Also, avoid saying, "I know how you feel." Unless you've lost a spouse in the line of duty, you DON'T know how they feel, and they know it. This trivializes the emotional destruction they've just suffered.

If you have been seriously affected by the death, it's O.K. to show emotion. Allow your emotions to flow as well as the spouse's, but be sure to maintain some semblance of self-control.

Other things to keep in mind:

Be aware of any health problems the spouse may have before making death notification. If the spouse has heart trouble, for example, be sure you've dispatched medical personnel to the home to coincide with the death notification.

Try to gather all family members in the household together, including children, before you make notification. This allows them to grieve together and prevents you from having to make repeated notifications. As with every death notification, this may not work under the circumstances. As we say in the Street Survival Seminar, improvise, adapt and overcome.

And above all, don't beat yourself up if things don't work out as planned.

Be sure to plan the notification before you make it. The notification team should meet before they approach the house so they can determine who will be talking and who will be serving as backup. Also, be sure you know what you're going to say so you can be concise and avoid beating around the bush under pressure.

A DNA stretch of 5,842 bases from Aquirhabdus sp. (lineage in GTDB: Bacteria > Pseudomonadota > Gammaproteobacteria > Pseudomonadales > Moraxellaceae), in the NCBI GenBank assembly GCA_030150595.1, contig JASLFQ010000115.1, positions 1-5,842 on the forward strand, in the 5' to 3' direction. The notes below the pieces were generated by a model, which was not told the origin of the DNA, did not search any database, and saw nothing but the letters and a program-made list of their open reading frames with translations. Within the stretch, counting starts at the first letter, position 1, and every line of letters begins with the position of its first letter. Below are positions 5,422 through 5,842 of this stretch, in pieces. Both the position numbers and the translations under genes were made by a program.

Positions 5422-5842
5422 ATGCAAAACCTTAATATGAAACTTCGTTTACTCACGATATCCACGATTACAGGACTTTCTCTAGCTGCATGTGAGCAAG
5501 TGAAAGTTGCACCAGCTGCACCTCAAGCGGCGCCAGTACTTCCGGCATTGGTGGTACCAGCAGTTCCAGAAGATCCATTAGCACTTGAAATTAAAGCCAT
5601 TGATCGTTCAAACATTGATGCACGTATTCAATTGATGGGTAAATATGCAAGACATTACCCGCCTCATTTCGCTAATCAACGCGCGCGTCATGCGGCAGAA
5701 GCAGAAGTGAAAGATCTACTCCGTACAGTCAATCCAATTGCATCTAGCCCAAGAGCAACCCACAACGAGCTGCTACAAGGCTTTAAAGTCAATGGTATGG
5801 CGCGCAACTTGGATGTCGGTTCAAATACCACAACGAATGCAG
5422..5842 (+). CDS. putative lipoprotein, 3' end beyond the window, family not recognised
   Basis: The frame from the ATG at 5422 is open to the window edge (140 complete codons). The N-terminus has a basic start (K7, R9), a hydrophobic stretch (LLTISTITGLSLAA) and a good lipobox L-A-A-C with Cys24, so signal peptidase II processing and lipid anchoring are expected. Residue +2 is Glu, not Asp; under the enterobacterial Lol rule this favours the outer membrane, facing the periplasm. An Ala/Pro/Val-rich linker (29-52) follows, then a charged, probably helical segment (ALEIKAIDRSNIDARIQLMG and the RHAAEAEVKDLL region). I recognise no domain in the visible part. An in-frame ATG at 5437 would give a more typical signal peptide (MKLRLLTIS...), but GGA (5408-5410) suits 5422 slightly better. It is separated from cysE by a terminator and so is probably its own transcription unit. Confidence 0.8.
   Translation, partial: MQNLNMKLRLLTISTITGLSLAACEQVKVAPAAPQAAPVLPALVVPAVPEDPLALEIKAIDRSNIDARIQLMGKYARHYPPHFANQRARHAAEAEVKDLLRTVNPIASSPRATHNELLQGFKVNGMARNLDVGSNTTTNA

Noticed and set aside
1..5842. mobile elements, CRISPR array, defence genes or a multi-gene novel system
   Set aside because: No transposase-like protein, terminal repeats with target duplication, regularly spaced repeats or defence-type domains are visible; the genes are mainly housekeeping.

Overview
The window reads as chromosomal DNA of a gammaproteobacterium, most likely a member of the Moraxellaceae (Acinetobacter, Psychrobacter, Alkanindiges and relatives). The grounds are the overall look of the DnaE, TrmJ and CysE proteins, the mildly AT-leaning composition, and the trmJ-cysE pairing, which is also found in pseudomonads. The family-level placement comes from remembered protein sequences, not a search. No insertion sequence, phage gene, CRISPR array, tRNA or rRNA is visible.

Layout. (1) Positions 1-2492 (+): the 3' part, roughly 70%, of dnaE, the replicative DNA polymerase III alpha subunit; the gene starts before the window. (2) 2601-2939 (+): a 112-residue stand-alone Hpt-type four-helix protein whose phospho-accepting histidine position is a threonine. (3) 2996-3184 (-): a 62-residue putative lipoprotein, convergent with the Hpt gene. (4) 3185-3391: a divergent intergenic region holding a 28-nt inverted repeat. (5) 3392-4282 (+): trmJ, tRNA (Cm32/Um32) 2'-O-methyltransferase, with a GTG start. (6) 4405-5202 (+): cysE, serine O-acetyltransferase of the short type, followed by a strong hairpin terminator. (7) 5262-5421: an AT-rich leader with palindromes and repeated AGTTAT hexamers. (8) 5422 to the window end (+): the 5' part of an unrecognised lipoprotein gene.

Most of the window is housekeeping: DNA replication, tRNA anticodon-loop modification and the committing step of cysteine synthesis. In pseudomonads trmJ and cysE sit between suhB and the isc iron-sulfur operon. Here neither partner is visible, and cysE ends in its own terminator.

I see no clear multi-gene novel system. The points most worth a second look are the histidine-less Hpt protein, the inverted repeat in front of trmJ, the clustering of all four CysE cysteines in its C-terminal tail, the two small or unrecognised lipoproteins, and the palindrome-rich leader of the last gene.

If your department has a chaplain, consider having an officer/chaplain team make notification. The officer can provide the technical details of the death and the chaplain can provide emotional support.

Does the Chief need to be present at the death notification? Families have reported that having the Chief or other high-ranking official present confirmed that their officer was important to the department. The absence of such an official has been viewed by both families and co-workers as not only insensitive but poor leadership as well.

Be prepared for any of the 3 Fs of common reactions to death notifications:

Fight: The family member(s) lash out at you. Flight: They refuse to open the door or slam it in your face the minute they see your uniform. Or the spouse runs, hides or passes out. Freeze: No noticeable emotional response ("O.K. Thank you. Can I make you a cup of coffee?").

Other reactions may include hysterics, fainting, vomiting...just about anything can happen. Remember these reactions are normal and be prepared to cope with them.

Don't impose your religious beliefs on the survivors. Even if they are religious, they may not want to hear religious statements right now. Saying "Let's pray," may only serve to make the situation worse. Religious consultation should only be given after offered and accepted. Also be aware that officers come from a variety of religions and something you say may be considered offensive in certain beliefs.